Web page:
The best barbecue has always been the kind of spots you might see along county roads in the Deep South, just like Blue Willy's. This food truck sets up at various locations around Fort Lauderdale, including a regular stop at 11 a.m. to 7 p.m. Saturdays at SE First Avenue and SE Sixth Street. Go for the brisket or St. Louis-style ribs, which will make you feel like you've pulled up to a pit master in rural Alabama, just like barbecue ought to be.
Relish, in the cozy and quaint Northwood Village, is the ultimate mix-and-match burger joint. Choose from 12 types of burgers: beef, all-white-meat turkey, tuna, mahi-mahi, crab, shrimp, black bean, mushroom, lamb, buffalo, veal, or lobster, all of which are freshly ground or made in-house each day. Next, add any number of Relish's 20-plus gourmet toppings. There are relatively normal offerings, like lettuce slaw and drunken onions cooked in lager. And then there's the wacky stuff you would never have thought to put on a burger in a million years, like oven-roasted beets with fresh herbs or shaved asparagus with white wine and tarragon. The freedom of choice is mirrored on down the menu, from fries and onion rings (top them with your choice of six gourmet salts) to milk shakes (there are more than a dozen flavors) to cookies (six varieties with six dipping sauces).
This Delray Beach gastropub is all about indulgence but, most pointedly, bacon. A glance down the menu reveals bacon in salad, bacon smothering macaroni and cheese, bacon on burgers, and bacon finishing off a tray of souped-up tater tots. If you count the various forms of pork and ham employed by the kitchen, then there are also Serrano-wrapped scallops, Spanish toast with tomatoes and ham, and a retooling of pork and beans where the pork is, in fact, pork belly (read: bacon). And lest you think the bacon bus stops there, for dessert, you can order perhaps the restaurant's greatest triumph: a maple-glazed doughnut topped with — what else? — bacon. It's all consumed in a rollicking 1950s atmosphere that's a cross between a Madison Avenue office building and a Dick Van Dyke-era home study. Cocktails are picture-perfect and delivered by a bow-tied staff, and craft beer flows liberally from the bar.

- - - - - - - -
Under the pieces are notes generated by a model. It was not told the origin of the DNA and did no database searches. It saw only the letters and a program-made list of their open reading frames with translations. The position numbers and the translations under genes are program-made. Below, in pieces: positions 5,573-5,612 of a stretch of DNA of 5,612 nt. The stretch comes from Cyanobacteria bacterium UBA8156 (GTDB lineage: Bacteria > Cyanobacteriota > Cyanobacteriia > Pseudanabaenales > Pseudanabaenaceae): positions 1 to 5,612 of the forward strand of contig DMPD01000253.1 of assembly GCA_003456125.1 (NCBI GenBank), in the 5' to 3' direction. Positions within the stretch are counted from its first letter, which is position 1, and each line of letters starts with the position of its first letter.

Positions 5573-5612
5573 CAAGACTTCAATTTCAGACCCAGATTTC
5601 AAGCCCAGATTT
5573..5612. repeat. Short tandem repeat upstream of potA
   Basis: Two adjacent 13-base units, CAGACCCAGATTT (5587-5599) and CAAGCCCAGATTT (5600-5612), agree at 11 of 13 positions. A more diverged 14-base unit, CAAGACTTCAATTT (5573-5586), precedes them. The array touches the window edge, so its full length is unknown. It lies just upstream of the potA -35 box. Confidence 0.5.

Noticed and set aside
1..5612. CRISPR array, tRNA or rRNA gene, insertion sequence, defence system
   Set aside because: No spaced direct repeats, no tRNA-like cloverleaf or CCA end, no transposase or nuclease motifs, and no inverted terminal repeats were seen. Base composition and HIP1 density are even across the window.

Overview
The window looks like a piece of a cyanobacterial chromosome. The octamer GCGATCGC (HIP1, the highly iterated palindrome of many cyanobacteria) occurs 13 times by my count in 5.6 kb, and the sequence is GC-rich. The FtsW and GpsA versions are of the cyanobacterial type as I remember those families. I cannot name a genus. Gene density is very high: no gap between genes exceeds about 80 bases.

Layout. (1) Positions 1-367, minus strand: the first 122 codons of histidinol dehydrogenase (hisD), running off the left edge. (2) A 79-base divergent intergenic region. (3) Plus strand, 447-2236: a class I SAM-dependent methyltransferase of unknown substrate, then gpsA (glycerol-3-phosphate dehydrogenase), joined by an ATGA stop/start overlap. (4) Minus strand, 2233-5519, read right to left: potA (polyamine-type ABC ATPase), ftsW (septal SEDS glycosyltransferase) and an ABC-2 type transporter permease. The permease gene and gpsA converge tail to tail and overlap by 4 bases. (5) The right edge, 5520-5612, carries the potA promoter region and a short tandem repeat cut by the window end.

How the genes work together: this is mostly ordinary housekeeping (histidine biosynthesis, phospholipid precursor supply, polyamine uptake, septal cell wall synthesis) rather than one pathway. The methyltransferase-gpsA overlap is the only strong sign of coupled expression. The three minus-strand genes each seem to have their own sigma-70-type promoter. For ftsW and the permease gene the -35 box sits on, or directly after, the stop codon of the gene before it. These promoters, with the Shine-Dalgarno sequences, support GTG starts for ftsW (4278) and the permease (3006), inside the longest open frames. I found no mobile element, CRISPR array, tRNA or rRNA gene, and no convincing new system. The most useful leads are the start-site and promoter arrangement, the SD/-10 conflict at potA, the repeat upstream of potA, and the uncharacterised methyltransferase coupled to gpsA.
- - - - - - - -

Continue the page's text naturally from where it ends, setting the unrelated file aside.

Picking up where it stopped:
Named Best Of Live Band by in 2010, Community Property has gone undefeated in every South Florida battle of the band in which it's participated. Proud to be "Sunrise boys," Community Property has been rocking in Broward for six years now. The band's frontman, Lucien Sawyer, writes all the lyrics, and the band comes up with melodies. In addition to Jimi Hendrix comparisons, Community Property brings together a wealth of dirty blues and soul that will run you as ragged as any Black Keys guitar romp. Keep your ears peeled; the band will be dropping a self-titled album this summer.
With current-day experimental electronic music so often divided along trendy blog lines, it's refreshing to hear a local act resurrect a term you don't hear too much on Hype Machine and the like — trip-hop. But the local three-piece Astrea Corporation does, indeed, pick up a strain of boom-bap beats and wrap it in all kinds of lush but electronic beats. It updates that '90s sound, though, with contemporary left-field flourishes, from looping, echoing vocals to the occasional warped bass line and drum 'n' bass inflection. On some tracks, like the meandering, almost yodelly "Artifact A," they even get positively New Agey.